“Business owners should structure and form a business based on the business and partnership model, strategy and goals,” says Bennett. “Is it a short-term partnership? Maybe you want to consider a short-term business structure, like a joint venture. Do you plan to seek outside funding? What type of funding are you interested in raising? These are just a few of the questions that need to be addressed and included in a solid partnership agreement. As you answer key questions about your business’ model, strategy and goals, you will be able to choose the best entity for your new business. ”
Know your exit strategy
Keep in mind where you want the business to go and ensure that those long-term goals match your business partner’s. “If you know how you’re planning to exit the business (for example, passing the business to your family members or selling to a larger company), you will want to include terms in the agreement that reflect those goals and align with that exit strategy,” says Bennett.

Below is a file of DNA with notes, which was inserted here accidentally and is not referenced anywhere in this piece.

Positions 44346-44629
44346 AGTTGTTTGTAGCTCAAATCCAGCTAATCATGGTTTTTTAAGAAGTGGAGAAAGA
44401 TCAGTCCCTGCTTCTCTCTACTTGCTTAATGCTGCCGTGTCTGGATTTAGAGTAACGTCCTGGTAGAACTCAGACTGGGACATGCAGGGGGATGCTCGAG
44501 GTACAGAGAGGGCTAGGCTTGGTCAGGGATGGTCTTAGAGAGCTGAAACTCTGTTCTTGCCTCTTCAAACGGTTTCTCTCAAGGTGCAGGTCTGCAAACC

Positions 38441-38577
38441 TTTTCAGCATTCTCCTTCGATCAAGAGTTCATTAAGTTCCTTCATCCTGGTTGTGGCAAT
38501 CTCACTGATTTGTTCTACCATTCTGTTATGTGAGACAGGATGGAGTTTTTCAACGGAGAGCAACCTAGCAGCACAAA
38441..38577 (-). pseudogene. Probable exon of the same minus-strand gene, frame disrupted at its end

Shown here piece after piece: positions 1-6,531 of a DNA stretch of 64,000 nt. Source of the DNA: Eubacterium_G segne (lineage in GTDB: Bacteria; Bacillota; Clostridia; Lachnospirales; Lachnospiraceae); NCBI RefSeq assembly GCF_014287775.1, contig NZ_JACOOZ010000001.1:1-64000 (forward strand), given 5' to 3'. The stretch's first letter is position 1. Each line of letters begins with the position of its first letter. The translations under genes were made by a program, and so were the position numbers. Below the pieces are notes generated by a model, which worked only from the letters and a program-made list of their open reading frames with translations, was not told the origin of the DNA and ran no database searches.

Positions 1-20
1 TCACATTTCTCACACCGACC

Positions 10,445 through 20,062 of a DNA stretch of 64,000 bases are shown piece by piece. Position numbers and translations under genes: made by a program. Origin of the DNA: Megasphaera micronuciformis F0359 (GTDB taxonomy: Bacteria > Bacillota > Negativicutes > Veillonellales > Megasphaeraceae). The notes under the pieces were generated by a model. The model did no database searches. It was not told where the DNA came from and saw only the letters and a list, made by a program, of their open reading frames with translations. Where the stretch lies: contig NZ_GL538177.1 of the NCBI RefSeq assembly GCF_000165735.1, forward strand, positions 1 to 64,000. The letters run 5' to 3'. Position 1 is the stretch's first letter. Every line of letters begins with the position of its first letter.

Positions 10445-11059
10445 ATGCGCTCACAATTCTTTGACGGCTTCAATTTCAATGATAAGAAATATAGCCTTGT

It’s important to talk about these safeguards at the beginning of the partnerships since, when a dispute arises, it may be impossible to amend your current agreement.
Add withdrawal terms
“Think through every single thing that went awry in your last business relationship and plan for it in your next one,” says Bennett. “Once a partnership has gone awry and there are no terms to deal with disputes in the agreement, it might be really hard to figure out a way to reconcile with your partner.”
In the event that the partnership has grown sour and one of the parties is looking to exit, it’s important to have terms in the agreement that spell out how the parties will go their separate ways and whether the business will continue to operate.
Use a professional
When putting the agreement together, you want to make sure the terms are beneficial for all parties involved. “You want it to be fair. You want it to be mutual. When you’re dealing with two businesses doing deals, sometimes those terms aren’t mutual, but in a partnership, when there are two or more individuals working together to grow a business, it may need to be equitable,” says Bennett.